One episode features a handcuffed man in khaki pants and an orange vest, flanked by two guards. The prisoner is condemned to die for murdering his ex-wife; he stabbed her then lit the house on fire. Seated in front of the prisoner is a well-dressed TV news reporter.
“When you found out she was living with Ding Aiguo, how did you feel?” the reporter asks the prisoner.
“I was a little furious at the time,” says the prisoner. “I said that if she left me I couldn’t go on.”
“Why did you say that?” asks the reporter.
“Because she was part of my life,” replies the prisoner. “She was everything to me.”
And then the prisoner explains how he stabbed his ex-wife to death. Apparently, the deed was traumatic for him.
“When I killed her,” he says. “I held her body and cried.”
The reporter has gotten quite a lot, but now she digs even further. “Do you think it is love,” she asks the prisoner.
“I don’t know,” he mumbles.
And another real-life, life and death drama unfolds on camera for the popular and controversial Chinese television program, Interviews Before Execution. The show, which ran from 2006 to 2012, was hosted by Ding Yu. She became a household name in China. The show was aired on the Henan Legal Channel, in China’s Henan Province. The show, which like all Chinese TV shows had been sanctioned by authorities, gave prisoners a rare chance to explain themselves to the nation before being executed.
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“Some viewers may consider it cruel to ask a criminal to do an interview when they’re about to be executed,” explained Yu, in a one-hour long documentary the BBC created about the show. “On the contrary,” Yu Continued. “They want to be heard. When I talk with the interviewee I am more concerned with his character, upbringing, environment, social background, and the link between him and the victim. That is what we want to dig out.”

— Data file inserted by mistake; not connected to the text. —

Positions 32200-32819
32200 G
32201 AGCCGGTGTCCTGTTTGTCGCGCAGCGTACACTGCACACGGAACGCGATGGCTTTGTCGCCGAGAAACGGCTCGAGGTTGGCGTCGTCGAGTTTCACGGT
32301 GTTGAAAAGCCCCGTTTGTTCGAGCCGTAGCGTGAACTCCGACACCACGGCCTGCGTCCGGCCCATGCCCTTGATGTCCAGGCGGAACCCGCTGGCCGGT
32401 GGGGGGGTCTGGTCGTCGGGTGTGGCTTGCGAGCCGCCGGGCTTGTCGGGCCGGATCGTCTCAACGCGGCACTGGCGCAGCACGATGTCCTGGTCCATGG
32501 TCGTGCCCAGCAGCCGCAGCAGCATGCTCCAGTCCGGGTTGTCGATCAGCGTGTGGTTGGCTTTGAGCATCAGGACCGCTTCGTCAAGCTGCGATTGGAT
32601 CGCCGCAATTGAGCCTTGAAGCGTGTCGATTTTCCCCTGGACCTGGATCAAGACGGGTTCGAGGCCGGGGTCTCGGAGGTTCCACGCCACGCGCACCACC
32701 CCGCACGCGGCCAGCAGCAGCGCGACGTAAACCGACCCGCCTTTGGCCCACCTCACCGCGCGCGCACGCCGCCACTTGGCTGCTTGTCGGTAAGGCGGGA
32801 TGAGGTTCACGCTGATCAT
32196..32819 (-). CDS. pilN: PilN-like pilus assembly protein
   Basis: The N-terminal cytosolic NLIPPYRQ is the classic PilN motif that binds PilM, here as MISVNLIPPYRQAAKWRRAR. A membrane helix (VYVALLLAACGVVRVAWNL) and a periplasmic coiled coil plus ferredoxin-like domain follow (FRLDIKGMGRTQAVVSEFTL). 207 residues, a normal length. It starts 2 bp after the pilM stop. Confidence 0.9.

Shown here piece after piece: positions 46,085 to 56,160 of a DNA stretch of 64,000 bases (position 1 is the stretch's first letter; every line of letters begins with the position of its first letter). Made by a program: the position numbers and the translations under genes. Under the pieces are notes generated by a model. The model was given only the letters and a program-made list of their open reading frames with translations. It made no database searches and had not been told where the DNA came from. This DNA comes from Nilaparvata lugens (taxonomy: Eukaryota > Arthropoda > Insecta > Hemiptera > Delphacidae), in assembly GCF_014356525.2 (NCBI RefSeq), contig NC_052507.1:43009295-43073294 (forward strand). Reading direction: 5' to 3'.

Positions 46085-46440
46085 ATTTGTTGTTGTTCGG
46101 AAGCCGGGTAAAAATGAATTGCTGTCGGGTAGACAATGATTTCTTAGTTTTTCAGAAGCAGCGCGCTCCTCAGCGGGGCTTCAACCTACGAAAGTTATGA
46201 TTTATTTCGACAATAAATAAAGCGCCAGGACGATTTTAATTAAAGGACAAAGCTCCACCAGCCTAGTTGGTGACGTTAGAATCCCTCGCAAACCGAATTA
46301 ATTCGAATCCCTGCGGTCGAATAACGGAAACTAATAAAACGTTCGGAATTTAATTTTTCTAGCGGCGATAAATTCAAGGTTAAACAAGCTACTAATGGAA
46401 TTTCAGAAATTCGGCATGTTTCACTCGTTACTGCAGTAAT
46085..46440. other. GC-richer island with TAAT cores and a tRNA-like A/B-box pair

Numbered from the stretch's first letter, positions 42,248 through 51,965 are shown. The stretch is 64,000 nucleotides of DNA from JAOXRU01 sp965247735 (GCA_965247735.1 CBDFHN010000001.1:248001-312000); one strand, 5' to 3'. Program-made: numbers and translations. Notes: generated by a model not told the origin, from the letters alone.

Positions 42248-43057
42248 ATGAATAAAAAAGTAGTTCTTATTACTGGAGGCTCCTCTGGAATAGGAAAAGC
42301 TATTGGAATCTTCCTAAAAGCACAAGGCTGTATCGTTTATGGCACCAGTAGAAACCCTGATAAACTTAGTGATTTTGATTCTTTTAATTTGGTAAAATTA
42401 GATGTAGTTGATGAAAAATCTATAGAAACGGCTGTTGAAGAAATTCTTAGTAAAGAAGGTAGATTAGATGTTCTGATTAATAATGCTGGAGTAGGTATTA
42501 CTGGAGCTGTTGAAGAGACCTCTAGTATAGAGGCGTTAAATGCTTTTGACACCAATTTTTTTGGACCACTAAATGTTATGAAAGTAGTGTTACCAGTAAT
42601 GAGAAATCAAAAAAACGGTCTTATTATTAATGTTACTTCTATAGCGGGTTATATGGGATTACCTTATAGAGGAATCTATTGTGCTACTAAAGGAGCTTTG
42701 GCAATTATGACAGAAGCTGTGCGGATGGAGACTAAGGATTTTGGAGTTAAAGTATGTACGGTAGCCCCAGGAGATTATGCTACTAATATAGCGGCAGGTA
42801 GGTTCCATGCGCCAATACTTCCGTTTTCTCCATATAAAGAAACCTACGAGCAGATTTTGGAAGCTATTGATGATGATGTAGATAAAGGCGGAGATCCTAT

China does not release figures on how many people they execute annually, but according to Amnesty International, China executes more people than any other country on earth, and the figure is more than an order of magnitude higher than the #2 country when it comes to executions, Pakistan—the United States is ranked sixth. At the time the show was being aired there were 55 offenses punishable by death in China, including crimes like endangering public security and embezzlement. But the show chose to focus only on brutal murder cases.
Yu interviewed some 226 inmates. There was a young man and his girlfriend who killed the girl’s grandparents for financial gain, a woman convicted of murdering her husband, and an 18-year-old murderer, one of the youngest people to be sentenced to death. There was also the case of Bao Rongting, a homosexual man convicted of murdering his mother. That series of episodes drew some of the program’s highest ratings.
“I thought [the show] was a great idea right away, not because I thought of it as being commercially successful, but because of our responsibility to society,” explained the head of the Henan Legal Channel. Ding Yu came up with the idea.
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But the show did become popular, and its popularity became its downfall. In 2012, the BBC broadcast a documentary about the show entitled: “Interviews Before Execution: A Chinese Talk Show”. Shortly afterward British newspapers reported that Chinese authorities were unhappy with the documentary and had banned Ding Yu and her colleagues from giving further interviews. Apparently, they feared the show was damaging China’s international standing. In March of 2012 the program was reportedly canceled.
It’s a shame. Not only did the show shine a spotlight on a part of China few people ever get to see, but it shined a spotlight on a part of humanity few people ever get to see.
As Yu continues her interview with the handcuffed prisoner she points out to the man that by killing his ex-wife he hurt the one person he most wanted to protect, his daughter.
You can give her a message if you want, says Yu. “Tell her and we’ll relay it, you can speak to the camera, she will see you.”
After hanging his head the prisoner perks up and looks into the camera. “Daughter, your daddy is sorry,” he says. “Because of me, you lost both your mother and father in just one day.”
Later, Yu and her film crew tracked down the daughter, who was living with foster parents. Yu asked if the girl would like to watch her father’s filmed apology. She said yes.
“When I’m face to face with them I feel sorry and regretful for them,” said Ding, about her show’s doomed subjects. “But I don’t sympathize with them, because they should pay a heavy price for their wrongdoing. They deserve it.”